Why Do Refunds Take So Long? [2022]

Why does it take 5 days to refund you, but payments are instant? But, are they instant? Is there some kind of a conspiracy from the banks to hold your money for long? Here’s what’s going on when it comes to refunding times.

Why Do Refunds Take So Long?  For the most part, it’s simply because the credit system takes a few days to process the refund transaction. Charges seem instant because of authorizations, and neither refunds nor purchases are instant, but take time to finish (to post).

They may seem instant, but purchases aren’t usually instant in the US for buying with a credit card or debit card.

They only seem instant from your end, but you’re not seeing the middle of the merchant’s end. So for the most part, since refunds are just purchases in reverse, it takes time for the entire process to finish. Therefore, when you reverse the process, it takes just as long. 

Why Do Refunds Take So Long to Process?

person paying with Visa on white POS machine

Many purchases take several days to finish, even though you may be seeing instant charges on your end. Most refunds take at least 2 business days to finish, and most purchases do, too.

As previously mentioned, refunds are purchases in reverse. The credit/debit system is designed in such a way that charges are “instant” because of authorizations.

Authorization is a courtesy to show you how much you owe in pending transactions and to help prevent you from overdrawing your account. Your issuing bank (the bank you have your credit or debit card with) only earmarks the funds in your account.

It usually takes time for the receiver of the payment to get the money. This is when the transaction is pending. The merchant gives you the stuff when they get the authorization, but they don’t get the money for several days (sometimes they do). 

When you do a refund, the flow is reversed. You simply wait for the ACH transfer batches to complete. Usually, they happen daily.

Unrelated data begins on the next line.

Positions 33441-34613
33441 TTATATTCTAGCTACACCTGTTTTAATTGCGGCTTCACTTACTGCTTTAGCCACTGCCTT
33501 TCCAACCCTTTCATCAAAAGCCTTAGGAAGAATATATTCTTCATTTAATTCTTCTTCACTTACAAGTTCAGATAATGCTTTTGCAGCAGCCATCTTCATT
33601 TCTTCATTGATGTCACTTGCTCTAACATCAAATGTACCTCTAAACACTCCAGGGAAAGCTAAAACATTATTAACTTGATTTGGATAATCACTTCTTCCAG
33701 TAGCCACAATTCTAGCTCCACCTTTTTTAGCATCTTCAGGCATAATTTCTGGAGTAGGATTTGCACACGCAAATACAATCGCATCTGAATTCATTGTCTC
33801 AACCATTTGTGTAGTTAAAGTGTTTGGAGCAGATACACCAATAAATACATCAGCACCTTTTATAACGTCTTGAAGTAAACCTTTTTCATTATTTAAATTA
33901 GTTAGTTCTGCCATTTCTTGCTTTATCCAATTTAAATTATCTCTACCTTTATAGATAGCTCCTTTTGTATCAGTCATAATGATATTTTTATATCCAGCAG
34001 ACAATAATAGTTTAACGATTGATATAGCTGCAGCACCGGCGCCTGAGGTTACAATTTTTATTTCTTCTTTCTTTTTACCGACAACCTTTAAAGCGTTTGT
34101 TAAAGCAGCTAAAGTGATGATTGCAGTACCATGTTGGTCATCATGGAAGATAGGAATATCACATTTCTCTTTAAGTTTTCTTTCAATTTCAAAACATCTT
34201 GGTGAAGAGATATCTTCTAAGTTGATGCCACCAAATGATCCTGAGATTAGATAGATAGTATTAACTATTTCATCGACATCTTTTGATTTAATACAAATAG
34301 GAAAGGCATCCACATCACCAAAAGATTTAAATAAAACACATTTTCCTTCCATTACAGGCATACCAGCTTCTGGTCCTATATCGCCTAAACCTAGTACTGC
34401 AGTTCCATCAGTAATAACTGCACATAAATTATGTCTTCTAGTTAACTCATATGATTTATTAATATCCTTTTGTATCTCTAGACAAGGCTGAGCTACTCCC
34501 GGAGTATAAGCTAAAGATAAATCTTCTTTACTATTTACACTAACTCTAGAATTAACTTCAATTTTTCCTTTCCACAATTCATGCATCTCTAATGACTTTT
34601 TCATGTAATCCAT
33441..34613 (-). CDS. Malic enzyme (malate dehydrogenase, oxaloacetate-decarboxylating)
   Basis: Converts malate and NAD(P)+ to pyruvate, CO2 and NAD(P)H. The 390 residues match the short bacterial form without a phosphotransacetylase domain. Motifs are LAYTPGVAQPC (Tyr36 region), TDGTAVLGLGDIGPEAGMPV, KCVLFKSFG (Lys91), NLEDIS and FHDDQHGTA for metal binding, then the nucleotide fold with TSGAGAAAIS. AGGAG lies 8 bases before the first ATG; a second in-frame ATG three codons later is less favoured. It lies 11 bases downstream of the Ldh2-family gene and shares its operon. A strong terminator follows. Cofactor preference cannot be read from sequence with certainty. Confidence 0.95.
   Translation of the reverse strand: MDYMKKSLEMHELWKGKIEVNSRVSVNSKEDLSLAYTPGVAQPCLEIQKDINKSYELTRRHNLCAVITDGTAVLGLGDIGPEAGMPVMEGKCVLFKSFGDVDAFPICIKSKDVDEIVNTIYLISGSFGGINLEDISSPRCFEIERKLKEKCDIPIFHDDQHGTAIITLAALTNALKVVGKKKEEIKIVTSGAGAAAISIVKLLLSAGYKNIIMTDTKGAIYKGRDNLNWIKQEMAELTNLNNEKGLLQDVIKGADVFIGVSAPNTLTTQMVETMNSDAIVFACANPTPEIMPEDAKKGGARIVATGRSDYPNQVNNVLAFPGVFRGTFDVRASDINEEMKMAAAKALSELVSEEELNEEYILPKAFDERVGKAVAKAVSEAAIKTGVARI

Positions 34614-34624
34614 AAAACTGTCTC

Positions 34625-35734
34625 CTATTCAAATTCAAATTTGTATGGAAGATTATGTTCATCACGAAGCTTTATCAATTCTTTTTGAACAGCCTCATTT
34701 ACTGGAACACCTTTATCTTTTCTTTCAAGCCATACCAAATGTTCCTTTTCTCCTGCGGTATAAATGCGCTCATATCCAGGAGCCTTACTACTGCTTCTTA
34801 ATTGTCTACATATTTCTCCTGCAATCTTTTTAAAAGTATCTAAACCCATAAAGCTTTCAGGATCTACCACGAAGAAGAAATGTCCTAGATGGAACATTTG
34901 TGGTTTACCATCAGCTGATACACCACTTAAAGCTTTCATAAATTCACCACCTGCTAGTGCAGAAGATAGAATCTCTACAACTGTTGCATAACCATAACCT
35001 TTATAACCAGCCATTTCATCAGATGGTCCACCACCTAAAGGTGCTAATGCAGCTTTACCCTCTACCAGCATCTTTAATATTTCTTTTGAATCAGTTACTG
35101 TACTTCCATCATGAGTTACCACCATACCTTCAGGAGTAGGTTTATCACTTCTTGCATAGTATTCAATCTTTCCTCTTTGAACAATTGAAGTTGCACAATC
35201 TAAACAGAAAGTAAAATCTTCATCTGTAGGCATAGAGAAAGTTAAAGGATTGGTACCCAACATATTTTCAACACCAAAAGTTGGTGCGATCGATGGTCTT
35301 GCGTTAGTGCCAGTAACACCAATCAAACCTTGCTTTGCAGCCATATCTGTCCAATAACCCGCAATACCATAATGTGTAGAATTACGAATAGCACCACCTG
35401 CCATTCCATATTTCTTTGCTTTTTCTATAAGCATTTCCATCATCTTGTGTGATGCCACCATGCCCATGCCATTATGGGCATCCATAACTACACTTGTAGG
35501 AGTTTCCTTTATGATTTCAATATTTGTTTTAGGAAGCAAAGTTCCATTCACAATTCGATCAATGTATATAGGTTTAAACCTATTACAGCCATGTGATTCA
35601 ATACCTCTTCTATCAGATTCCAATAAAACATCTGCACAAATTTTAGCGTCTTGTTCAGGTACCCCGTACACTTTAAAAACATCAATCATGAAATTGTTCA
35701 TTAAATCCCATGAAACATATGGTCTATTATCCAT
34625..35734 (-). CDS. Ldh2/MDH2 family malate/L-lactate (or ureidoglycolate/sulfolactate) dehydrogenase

There is another theory why refunds take so long, and that’s because of the “float”, or the floated money, which some financial institutions may take advantage of. This means that the interest is earned on your “floated money” during the refund delay.

This theory states that some financial institutions (such as banks, payment card issuers, etc) will wait until the last possible hour to refund you, so they can profit via lending against that money. Banks make most of their money lending against the money you have in the account. Your money is their collateral. So it would make sense for them to do this.

How accurate this theory is I’ll leave that for you to decide because it’s a complex topic. I’ll just advise you to use critical thinking when dealing with these issues, and educate yourself financially. And if you lack critical thinking skills, acquire them immediately.

How Does a Refund on a Credit Card Work?

The credit card system in the US is designed to give the appearance that purchases are instant because of authorizations. But here is the credit card refund process:

  1. The customer requests a refund. The merchant’s bank requests a refund transaction from the bank.
  2. The bank checks with the merchant’s bank to make sure they have the funds and puts a hold on the amount.
  3. The customer’s bank has to settle the transaction. This is usually done in batches once a day by the payment processor. They settle at least once a day.
  4. Settlement takes up to 72 hours to process. Once the funds are sent from the merchant’s bank to the customer’s bank, the settlement appears on the merchant’s bank account, the funds are withdrawn, and the authorization is canceled.
  5. The customer’s bank updates the customer’s account to show that the funds have been received. This can take up to 24 hours.
  6. It’s been 2-5 days, and everyone has their money now. The refund is complete.

This is usually called the ACH (automated clearing house) transfer process, on which you have to wait to finish.

Refund on a debit card works similar to the refund process for the credit card, illustrated above. When you pay for an item, the card company fronts the money to the merchant while they want to get the money from your bank.

When there is a refund, the process is reversed and nothing is done to make the process look faster. During a refund, all of the parties wait for the money to complete the ACH transfer process before the balance shows anywhere in your balance.

However, while debit and credit cards use the same end-user interface, their back-ends can be very different. 

woman holding a credit-debit card with laptop

How Long Should a Refund Take by Law

For purchases done by credit and debit cards in retail, companies are usually required to issue a refund within 20 to 30 days, by law.

All retailers must have refund policies clearly presented, and if they do not refund, then also a no-refund policy.